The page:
The Venice Biennale is the Rome of the art world. All roads lead to it. There are few more esteemed forums for artists to showcase their work. From June to November of this year, 88 nations converge on the walkable city to exhibit their most prominent contemporary artists. This is one of the few occasions where the international art community truly meets and greets. Artists, gallerists, and collectors alike all wander the many pavilions across the city.
The Venice Biennale is also a signpost of a growing paradox in the art industry. Art collectors from around the world stride into the city on private yachts and planes while art dealers throw lavish parties to welcome them, hoping to land their next big purchase. More and more, collectors are abandoning traditional gallery for these mega-art-world-festivals. Nearly every major city now has an annual art fair. New York has several. It makes great sense for the collector. Why make the effort to visit 50 different brick-and-mortar galleries, why I could see hundreds of paintings at once (and likely meet the artist too)? The many biennales and art fairs make one thing clear: this is where contemporary dialogue happens.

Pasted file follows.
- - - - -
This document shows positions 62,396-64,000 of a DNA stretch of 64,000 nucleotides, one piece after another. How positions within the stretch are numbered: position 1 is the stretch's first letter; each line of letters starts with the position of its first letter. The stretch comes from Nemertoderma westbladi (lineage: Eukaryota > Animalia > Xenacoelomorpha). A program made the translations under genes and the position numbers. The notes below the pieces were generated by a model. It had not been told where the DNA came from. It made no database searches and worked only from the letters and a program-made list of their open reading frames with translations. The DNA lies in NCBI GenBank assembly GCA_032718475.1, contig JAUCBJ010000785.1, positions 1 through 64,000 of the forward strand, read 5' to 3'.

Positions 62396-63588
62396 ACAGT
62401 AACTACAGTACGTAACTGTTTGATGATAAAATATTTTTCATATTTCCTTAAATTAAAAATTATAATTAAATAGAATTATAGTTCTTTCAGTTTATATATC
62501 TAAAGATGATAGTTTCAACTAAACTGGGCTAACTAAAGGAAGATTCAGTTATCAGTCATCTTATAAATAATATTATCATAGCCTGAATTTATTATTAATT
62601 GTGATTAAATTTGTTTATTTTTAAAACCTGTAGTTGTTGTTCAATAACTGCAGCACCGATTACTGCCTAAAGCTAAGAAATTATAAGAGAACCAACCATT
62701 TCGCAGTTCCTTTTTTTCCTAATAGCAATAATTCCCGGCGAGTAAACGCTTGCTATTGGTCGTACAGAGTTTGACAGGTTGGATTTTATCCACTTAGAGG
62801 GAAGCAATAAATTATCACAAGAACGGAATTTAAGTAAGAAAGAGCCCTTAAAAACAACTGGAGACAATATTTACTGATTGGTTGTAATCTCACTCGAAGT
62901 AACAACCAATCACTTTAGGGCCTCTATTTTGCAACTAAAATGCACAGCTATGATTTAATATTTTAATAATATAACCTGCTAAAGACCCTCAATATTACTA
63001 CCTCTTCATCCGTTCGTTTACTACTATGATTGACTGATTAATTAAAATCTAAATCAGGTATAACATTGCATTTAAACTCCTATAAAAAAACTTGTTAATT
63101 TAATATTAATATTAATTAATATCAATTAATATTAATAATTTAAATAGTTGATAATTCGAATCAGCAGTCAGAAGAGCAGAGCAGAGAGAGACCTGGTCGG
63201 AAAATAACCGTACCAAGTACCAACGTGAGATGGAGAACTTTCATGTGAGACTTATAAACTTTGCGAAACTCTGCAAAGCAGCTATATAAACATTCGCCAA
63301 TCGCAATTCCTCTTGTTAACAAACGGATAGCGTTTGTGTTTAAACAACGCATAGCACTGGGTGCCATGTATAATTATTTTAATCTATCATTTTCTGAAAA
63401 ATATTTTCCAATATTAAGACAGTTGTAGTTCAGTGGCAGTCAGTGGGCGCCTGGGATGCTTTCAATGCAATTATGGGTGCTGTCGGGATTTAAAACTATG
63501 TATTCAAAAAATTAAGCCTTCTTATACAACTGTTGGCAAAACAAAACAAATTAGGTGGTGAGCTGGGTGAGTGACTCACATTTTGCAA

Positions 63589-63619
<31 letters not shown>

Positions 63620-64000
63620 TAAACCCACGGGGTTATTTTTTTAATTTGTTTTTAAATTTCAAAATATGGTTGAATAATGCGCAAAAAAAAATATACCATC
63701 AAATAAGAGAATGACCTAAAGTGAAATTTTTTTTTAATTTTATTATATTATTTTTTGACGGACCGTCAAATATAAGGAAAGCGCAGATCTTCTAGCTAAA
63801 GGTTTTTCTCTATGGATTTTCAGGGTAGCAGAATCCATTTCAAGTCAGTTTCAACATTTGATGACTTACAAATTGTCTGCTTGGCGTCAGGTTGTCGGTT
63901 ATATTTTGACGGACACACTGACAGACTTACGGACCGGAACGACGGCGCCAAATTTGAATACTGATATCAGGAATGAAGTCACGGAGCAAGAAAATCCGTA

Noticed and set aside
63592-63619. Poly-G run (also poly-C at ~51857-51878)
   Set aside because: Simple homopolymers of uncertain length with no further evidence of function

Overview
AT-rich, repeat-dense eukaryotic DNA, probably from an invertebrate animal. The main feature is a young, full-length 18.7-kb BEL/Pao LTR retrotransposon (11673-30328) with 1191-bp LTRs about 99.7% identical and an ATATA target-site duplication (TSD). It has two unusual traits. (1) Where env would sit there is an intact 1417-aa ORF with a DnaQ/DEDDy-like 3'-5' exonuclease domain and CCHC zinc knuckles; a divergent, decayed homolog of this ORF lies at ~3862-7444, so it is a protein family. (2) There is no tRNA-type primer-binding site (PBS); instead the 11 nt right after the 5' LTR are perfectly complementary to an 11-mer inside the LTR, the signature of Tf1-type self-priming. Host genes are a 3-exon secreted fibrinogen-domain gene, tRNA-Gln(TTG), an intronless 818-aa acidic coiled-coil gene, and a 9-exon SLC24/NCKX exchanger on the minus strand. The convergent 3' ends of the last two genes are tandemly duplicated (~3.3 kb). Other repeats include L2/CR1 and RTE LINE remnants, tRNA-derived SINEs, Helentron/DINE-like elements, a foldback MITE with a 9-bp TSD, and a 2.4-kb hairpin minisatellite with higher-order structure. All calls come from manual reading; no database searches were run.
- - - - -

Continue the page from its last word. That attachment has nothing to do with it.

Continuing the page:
And this year, for the first time ever at the Venice Biennale, the Vatican decided to join the conversation. Funded entirely by private donations, the Vatican chose three artists to reflect on the first 11 chapters of the book of Genesis. The three-space exhibit centers around the theme “Creation, Un-Creation, and Re-Creation,” curated by Antonio Paolucci, director of the Vatican Museums. This marks a distinct and earnest effort by the Vatican to put a good foot forward in what has often been a contentious relationship with the contemporary art world.
As Cardinal Ravasi commented in a recent report with Vatican Radio, ” the Holy See wishes to rebuild an interrupted dialogue, or what was a kind of non-consensual divorce, that took place between art and faith, especially in the last century.” It may also come as a surprise that the Holy See pavilion steered clear of work that deals directly with Catholic themes or imagery.
According to Micol Forti, curator of contemporary art in the Vatican museums, “it is very important to distinguish between religious and liturgical artwork and that which engages with spiritual ideas… [The Holy See pavilion] is not a church; this is a completely different context. We respect this context.”
Even though at times the Vatican seems to exist as more of a foe than friend to the contemporary arts, the Holy See’s participation in the 2013 Venice Biennale points to one fact. Between the often polarized realms of the Church and the contemporary art world, there is common ground to be shared.